There is a growing trend among critics of President Obama to call him a socialist. Is he a socialist? Socialism as an ideology promotes at the most basic level that the means of production should be publicly owned. The desired result is a classless society, meaning no upper class, middle class, or lower class. By observing President Obama’s political record and personal statements it will become clear if President Obama is or is not a socialist.

The Affordable Care Act


Often critics will point to the Affordable care act (ACA) as the primary example of President Obama promoting socialist programs. The ACA includes provisions that “are intended to expand access to insurance, increase consumer protections, emphasize prevention and wellness, improve quality and system performance, expand the health workforce, and curb rising healthcare costs”[1] The ACA does not however promote government ownership of the healthcare industry. In fact the ACA largely supports and relies on private ownership of the healthcare industry.

Michael Smeconish in an Op Ed for news day stated “The ACA program relies on private health insurance companies to manage health services… Under the ACA, health insurance in America is still being delivered by private practitioners and paid for by private insurers. In fact, the vast majority of Americans who receive their health insurance from employer-paid plans will see no discernible change in their coverage or delivery, and need not access the exchanges.”[2]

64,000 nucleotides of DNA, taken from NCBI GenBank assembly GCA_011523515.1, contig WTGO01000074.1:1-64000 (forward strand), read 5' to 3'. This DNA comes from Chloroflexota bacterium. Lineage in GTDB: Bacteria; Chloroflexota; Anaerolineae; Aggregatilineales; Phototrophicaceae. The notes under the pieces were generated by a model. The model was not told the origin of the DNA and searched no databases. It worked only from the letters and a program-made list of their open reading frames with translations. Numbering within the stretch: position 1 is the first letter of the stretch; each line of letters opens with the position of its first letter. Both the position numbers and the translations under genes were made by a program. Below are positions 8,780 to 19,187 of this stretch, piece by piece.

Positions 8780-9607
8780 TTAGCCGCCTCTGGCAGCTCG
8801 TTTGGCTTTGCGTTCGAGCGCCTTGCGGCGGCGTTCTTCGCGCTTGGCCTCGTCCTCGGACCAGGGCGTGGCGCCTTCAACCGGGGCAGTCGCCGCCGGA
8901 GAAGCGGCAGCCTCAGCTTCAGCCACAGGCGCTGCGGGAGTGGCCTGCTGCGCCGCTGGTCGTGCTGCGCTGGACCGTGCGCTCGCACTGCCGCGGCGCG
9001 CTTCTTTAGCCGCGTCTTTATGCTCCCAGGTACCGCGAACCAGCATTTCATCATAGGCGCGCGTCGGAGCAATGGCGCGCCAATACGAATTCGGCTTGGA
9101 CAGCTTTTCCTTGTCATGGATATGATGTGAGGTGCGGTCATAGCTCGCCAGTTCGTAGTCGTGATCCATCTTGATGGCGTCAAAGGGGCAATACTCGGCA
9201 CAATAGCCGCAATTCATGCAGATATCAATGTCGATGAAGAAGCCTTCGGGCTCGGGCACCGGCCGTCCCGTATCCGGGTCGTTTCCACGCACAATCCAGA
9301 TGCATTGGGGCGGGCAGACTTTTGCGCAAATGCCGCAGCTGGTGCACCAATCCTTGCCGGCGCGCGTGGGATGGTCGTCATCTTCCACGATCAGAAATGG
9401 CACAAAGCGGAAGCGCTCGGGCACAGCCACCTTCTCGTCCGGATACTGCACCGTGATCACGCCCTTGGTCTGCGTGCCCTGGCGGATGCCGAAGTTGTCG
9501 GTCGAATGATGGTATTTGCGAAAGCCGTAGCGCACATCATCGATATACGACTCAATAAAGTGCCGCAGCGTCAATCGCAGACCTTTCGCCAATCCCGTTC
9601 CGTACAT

Dan Arel, a contributor to, reported that “The ACA is a gift to capitalists. It develops competition in each state between private insurance companies, a sort of textbook definition of capitalism.”[3]

Criticism for the ACA is widespread. Referring to it as socialistic is incorrect. People may have several valid criticisms of this law, and may disagree with its implementation. This however, does not justify calling the ACA something it is not.

From the Mouth of the President

President Obama speaking

President Obama while commenting on the economy of the U.S. said this, “Yes, business, and not government, will always be the primary generator of good jobs with incomes that lift people into the middle class and keep them there. But as a nation, we’ve always come together, through our government, to help create the conditions where both workers and businesses can succeed.”[4] 

This quote is very telling of the President’s personal views, especially when compared to socialism. He references business as being the primary generator of jobs, not the government. Remember, the structure of socialism is to have the means of production, or in other words, the business, owned by the  government. Why would President Obama talk about or promote a system where business' are separate from the government if as a socialist he would oppose this separation. It is simple, the ideals he is sharing are not socialistic.


It is quite clear both from the policies that President Obama has supported, and by his own words that he is not a socialist. Whether one supports the President or does not support him; calling him a socialist is a misnomer.

Political Ideologies: An Introduction
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